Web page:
Laser cutting

Laser cutting is a fabrication process which employs a focused, high-powered laser beam to cut material into custom shapes and designs. This process is suitable for a wide range of materials, including metal, plastic, wood, gemstone, glass, and paper, and can produce precise, intricate, and complex parts without the need for custom-designed tooling.

There are several different types of laser cutting available, including fusion cutting, oxidation cutting, and scribing. Each laser cutting process can produce parts with precision, accuracy, and high-quality edge finishes, and with generally less material contamination, physical damage, and waste than with other conventional cutting processes, such as mechanical cutting and waterjet cutting. However, while laser cutting demonstrates certain advantages over more conventional cutting processes, some manufacturing applications can be problematic, such as cutting reflective material or material requiring secondary machining and finishing work. The requirements and specifications demanded by a particular cutting application—e.g., materials and their properties, energy and power consumption limits, secondary finishing, etc.—help determine the type of cutting process most suitable for use.

While laser cutting machines vary from model to model and application to application, the typical setup includes a laser resonator assembly, mirrors, and a laser cutting head which contains a laser focusing lens, a pressurized gas assembly, and a nozzle. The basic laser cutting process includes the following stages:

  • beam generation
  • beam focusing
  • localized heating and melting
  • material ejection
  • beam movement

Each stage is integral to the laser cutting process and, when properly executed, producing a precise cut.

Types of Laser Cutting Machines

There are several types of laser cutting machines available which are categorized into gas, liquid, and solid state lasers. The types are differentiated based on the state of the active laser medium—i.e., whether the medium is a
gas, liquid, or solid material—and what the active laser medium consists of (e.g., CO2, Nd:YAG, etc.). The main two types of lasers employed are CO2 and solid-state lasers.

One of the most commonly employed gas state lasers, a CO2 laser employs a carbon dioxide mixture as the active laser medium. CO2 lasers are typically used to cut non-metal materials since early models were not powerful enough to cut through metals. Laser technology has since evolved to enable CO2 lasers to cut through metals, but CO2 lasers are still better suited for cutting through non-metals and organic materials (such as rubber, leather, or wood) and simply engraving metals or other hard materials. Pure nitrogen lasers are another commonly used gas state laser. These lasers are used for applications that require the material not oxidize as it is cut.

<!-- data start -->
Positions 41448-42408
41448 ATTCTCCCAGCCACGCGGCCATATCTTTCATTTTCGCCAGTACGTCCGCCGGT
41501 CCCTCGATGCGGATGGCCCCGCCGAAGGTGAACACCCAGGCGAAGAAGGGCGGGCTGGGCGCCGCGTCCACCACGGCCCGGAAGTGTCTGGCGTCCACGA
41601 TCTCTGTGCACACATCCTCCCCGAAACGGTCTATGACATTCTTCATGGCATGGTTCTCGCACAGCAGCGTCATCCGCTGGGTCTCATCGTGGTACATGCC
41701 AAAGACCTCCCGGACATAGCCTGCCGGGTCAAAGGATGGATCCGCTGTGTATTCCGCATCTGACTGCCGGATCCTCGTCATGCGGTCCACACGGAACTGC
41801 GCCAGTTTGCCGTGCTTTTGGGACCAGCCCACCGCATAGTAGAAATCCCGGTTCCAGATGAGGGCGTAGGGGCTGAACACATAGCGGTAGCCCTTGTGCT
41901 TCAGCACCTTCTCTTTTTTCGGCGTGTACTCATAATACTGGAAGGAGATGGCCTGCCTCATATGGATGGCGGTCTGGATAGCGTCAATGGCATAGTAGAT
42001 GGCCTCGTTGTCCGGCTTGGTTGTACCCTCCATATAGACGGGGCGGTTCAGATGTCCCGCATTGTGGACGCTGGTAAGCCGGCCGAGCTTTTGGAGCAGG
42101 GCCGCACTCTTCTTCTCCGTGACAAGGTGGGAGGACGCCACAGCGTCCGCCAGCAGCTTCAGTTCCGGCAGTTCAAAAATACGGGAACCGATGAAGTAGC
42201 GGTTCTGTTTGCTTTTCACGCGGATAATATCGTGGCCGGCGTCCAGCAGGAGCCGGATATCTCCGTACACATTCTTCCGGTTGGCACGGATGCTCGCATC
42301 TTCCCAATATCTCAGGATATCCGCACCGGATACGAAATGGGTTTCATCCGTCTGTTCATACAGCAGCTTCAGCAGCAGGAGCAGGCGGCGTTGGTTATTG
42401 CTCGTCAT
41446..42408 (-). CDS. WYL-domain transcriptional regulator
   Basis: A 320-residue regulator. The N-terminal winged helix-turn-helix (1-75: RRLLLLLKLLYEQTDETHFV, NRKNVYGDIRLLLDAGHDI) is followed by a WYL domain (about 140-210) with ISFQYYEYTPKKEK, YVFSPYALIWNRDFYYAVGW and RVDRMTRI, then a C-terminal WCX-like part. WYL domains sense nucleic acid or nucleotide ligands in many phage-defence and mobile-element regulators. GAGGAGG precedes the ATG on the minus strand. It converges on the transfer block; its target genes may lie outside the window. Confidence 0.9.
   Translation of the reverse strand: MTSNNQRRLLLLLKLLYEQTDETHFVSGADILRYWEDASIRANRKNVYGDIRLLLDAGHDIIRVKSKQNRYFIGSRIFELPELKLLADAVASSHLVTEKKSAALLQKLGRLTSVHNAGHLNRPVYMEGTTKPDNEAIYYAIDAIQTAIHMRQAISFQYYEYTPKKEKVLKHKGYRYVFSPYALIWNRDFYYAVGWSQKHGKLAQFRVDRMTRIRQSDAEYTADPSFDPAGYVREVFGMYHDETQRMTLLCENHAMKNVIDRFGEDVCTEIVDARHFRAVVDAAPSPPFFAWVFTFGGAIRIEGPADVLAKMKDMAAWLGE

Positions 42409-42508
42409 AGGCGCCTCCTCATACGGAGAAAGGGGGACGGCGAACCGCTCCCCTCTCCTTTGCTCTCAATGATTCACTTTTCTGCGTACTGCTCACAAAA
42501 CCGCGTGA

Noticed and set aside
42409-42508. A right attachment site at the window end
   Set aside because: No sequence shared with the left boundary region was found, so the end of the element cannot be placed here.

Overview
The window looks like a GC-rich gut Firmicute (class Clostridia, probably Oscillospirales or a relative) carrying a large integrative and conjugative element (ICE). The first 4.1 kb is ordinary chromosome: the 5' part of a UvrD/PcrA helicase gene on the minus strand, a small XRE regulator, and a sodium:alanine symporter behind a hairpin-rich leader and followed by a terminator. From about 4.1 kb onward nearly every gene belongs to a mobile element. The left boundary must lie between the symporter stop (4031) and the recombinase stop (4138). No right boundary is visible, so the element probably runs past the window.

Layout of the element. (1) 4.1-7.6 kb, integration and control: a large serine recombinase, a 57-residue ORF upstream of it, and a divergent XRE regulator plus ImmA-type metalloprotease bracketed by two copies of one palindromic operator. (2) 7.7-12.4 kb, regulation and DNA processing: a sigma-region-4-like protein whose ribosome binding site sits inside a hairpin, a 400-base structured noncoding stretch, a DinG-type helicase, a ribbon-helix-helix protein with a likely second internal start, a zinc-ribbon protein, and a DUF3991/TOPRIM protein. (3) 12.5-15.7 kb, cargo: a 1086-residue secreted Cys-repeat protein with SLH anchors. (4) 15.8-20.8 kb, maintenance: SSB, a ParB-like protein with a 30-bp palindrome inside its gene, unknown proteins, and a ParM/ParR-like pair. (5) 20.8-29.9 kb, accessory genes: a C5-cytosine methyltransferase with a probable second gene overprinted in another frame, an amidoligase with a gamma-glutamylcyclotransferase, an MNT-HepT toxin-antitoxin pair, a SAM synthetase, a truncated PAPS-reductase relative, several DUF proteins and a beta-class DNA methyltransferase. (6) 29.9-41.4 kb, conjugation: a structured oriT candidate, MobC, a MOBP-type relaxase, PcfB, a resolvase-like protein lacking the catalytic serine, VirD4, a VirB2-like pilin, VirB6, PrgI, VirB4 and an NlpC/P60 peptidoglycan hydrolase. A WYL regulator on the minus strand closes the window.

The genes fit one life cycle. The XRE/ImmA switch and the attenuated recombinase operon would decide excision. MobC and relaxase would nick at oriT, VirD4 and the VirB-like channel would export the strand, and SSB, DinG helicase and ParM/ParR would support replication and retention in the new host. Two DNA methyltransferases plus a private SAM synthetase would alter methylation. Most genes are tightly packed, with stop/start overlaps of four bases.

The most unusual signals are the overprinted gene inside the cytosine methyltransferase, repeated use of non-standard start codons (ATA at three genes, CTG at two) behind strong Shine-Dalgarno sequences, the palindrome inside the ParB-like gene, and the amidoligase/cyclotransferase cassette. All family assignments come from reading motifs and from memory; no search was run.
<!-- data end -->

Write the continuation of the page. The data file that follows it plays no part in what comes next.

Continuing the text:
Laser Cutting Machine Considerations

As described in the previous section, the type of laser suitable for a laser cutting application is largely determined by the material being cut. However, other considerations may be taken into account when choosing and setting up a laser cutting machine for a specific application, such as the machine configuration, laser power, wavelength, temporal mode, spatial mode, and focal spot size.

Machine Configuration: See Beam Movement, above

Laser Power: The laser power, or wattage, can increase or decrease the total processing time for a cutting application. This occurrence is due to the increasing intensity of the beam as the laser’s power increases (Power density (Intensity) = P/πr2). The price of a laser cutting machine is typically dependent upon the power of the laser; the more powerful the laser, the more expensive the equipment. Therefore manufacturers and job shops must find a balance between processing costs and equipment costs when choosing a laser machine based on laser power.

Wavelength: The wavelength of the laser beam is the spatial length of one complete cycle of vibration for a photon within the beam. The particular wavelength of the laser beam partially determines the material’s radiation absorption rate, which is what allows the material to be heated, melted, and vaporized to produce the necessary cuts.

Beam Mode: The mode refers to how the laser beam’s intensity is distributed across the cross-sectional area of the beam. The mode affects the size of the beam’s focal spot and the intensity of the beam, which in turns affects the quality of the cut. Typically, the optimal mode has a Gaussian intensity distribution (TEM00).

Focal Spot: The beam is directed through a lens or a specialized mirror and focused to a small spot of high intensity. The point at which the beam’s diameter is the smallest is called the focal spot, or focus. The optimal position of the focus for a laser cutting application is dependent on several factors, including the material’s properties and thickness, beam shape and mode, type of assist gas, and the state of the focal lens.